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India’s energy crisis is an opportunity to advance the clean energy transition

India's energy crisis is an opportunity to advance the clean energy transition-(a)

Heatwaves sweep across India and March 2022 is the hottest March since 1901. High temperatures continued into April, adding to concerns from utilities trying to respond to the rising demand for electricity.

India saw a peak demand of 200 gigawatts (GW) in March and April, up 8% from a year earlier. On April 12, peak demand was 8,500 megawatts (MW) and on April 28, 10,778 MW, while peak demand hit a record 204 GW.

India has a total installed capacity of 400 GW (March 2022), almost double peak demand. However, about 12% of the capacity mix is ​​seasonal hydro and 28% is renewable power, which is intermittent and may not be available during peak periods unless augmented with storage capacity.

About 51% (204 GW) is firm coal-based capacity. However, coal-fired power plants operate at low capacity utilization with average plant load factors (PLFs) of 68%. The shortage of coal is one of the main reasons for the low PLF.

There is a need for greater availability of loading rakes for the transport of coal. The Department of Energy has urged power-generating companies to purchase their own rakes to deal with logistical constraints on coal supply.

Additionally, as of April 1, coal stockpiles at power plants had an average reserve of just nine days, the lowest level since 2014. Power plants must hold stocks for at least two weeks. At the beginning of March, there were 80 factories with critical stocks of coal. On April 12 (one of the days with the greatest shortage) it reached 97 and on April 28 it reached 108.

Record global coal prices mean it is expensive to import to fill the gap in domestic demand for coal. Asia’s benchmark Newcastle coal futures are trading at around $325 a tonne compared with $90 a tonne a year ago, helped by rising demand amid alternatives to resource scarcity. energy and sanctions on Russian coal.

Rising electricity prices will add to the financial difficulties of indebted power companies, which owe Rs 1.1 billion to power producers, especially as global coal prices trade at a high premium compared to average 2021 levels due to Russia and Ukraine. War.

Commercial and industrial consumers who rely on open access will bear the brunt of having to source expensive electricity from the open market, with average electricity exchange prices in the range of Rs 9-12/kWh and peak prices regularly reaching Rs 12/kWh. kWh in the last days. In March, prices reached Rs 15-18/kWh, and in early April the regulator lowered the maximum price to Rs 12/kWh. Short-term market prices have soared due to a shortage of domestic coal and high prices for imported coal.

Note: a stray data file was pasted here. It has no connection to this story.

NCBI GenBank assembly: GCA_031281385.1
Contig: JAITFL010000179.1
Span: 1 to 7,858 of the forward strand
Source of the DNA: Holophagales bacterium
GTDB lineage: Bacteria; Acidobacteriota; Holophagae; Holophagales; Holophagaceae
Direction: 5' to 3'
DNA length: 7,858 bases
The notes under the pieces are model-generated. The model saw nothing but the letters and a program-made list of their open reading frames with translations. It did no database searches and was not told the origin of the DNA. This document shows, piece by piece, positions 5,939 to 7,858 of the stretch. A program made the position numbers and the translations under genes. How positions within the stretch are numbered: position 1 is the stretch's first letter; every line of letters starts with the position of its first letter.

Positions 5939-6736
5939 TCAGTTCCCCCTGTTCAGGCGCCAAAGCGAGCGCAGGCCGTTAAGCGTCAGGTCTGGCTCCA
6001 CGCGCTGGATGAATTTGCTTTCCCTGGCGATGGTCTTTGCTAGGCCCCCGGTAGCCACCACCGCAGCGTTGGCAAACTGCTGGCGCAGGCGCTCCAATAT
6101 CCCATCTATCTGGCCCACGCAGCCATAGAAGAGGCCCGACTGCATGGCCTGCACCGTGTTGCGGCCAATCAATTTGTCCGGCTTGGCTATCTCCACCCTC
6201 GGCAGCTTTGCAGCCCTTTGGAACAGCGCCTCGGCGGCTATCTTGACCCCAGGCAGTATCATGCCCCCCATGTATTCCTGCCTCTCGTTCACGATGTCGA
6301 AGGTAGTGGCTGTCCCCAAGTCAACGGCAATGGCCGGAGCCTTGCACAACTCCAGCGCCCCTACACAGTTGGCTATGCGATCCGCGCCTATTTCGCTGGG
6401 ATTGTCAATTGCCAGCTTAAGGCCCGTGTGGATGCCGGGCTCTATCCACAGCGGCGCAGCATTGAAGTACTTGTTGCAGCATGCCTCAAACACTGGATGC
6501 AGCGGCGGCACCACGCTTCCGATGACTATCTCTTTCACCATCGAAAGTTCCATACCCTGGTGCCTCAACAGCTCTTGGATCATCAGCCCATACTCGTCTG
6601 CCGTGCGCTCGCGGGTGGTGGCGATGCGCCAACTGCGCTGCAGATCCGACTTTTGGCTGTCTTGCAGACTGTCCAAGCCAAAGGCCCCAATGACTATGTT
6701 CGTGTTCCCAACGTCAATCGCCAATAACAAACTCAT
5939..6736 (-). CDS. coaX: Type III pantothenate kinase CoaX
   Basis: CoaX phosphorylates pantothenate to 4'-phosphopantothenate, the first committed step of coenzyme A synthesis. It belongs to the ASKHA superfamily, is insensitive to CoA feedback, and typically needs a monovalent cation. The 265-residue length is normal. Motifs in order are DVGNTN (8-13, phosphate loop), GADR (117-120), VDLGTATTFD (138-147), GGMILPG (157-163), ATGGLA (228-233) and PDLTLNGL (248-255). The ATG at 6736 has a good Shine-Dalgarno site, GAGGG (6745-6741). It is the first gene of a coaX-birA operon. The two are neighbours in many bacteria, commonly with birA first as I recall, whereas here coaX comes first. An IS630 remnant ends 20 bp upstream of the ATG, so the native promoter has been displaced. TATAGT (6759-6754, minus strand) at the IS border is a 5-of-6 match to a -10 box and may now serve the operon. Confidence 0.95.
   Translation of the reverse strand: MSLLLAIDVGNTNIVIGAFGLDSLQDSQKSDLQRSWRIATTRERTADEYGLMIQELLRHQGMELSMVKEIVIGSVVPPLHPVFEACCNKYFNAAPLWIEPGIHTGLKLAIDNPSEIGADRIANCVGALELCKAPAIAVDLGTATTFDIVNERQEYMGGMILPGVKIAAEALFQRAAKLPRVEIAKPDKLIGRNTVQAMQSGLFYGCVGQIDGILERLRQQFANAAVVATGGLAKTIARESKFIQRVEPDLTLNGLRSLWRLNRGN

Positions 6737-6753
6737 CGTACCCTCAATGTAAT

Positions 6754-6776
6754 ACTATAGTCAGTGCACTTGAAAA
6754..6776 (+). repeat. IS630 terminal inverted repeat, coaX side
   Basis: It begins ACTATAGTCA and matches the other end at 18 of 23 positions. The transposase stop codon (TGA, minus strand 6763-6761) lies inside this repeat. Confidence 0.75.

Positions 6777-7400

Power outages will also slow the growth of industrial activity. Coal India is reducing coal supplies to the non-energy sector. This means industries like aluminum and steel could experience power outages.

How to deal with the crisis

The government’s immediate response is to try to avoid the crisis by increasing imports and requiring captive producers to produce at full capacity. Several states have urged idled thermal plants to resume operations and are willing to pay higher prices for coal and gas power to avert a crisis. The Department of Energy is asking utilities to increase imports of coal for blending to 36 million tons.

The energy crisis has shown that the cost of generating electricity from coal is high and inflationary. With energy demand likely to continue to grow, India needs to invest in sustainable energy options. The government should speed up the deployment of locally produced deflationary renewable energy.

India has set huge renewable energy targets for 2030 and net-zero by 2070. To meet these targets and integrate large amounts of renewable energy into the grid, India must now push for more capacity such as pumped hydro and batteries. Deposit.

The government should provide incentives by investing in research and development on green hydrogen and energy storage, and introducing a production-linked incentive (PLI) program to encourage domestic manufacturing of batteries and electrolyzers for green hydrogen production. Initially, financial support could be provided through programs such as Viability Gap Financing (VGF) to make these technologies more affordable. When economies of scale occur, these technologies become price competitive, allowing capacity development and a higher share of renewable energy.

Investing in thermal power to help India overcome the energy crisis risks diverting limited financial resources away from cheaper clean energy sources. Furthermore, investing in a thermal plant effectively secures the investment for 25 to 30 years or more at any stage of the value chain.



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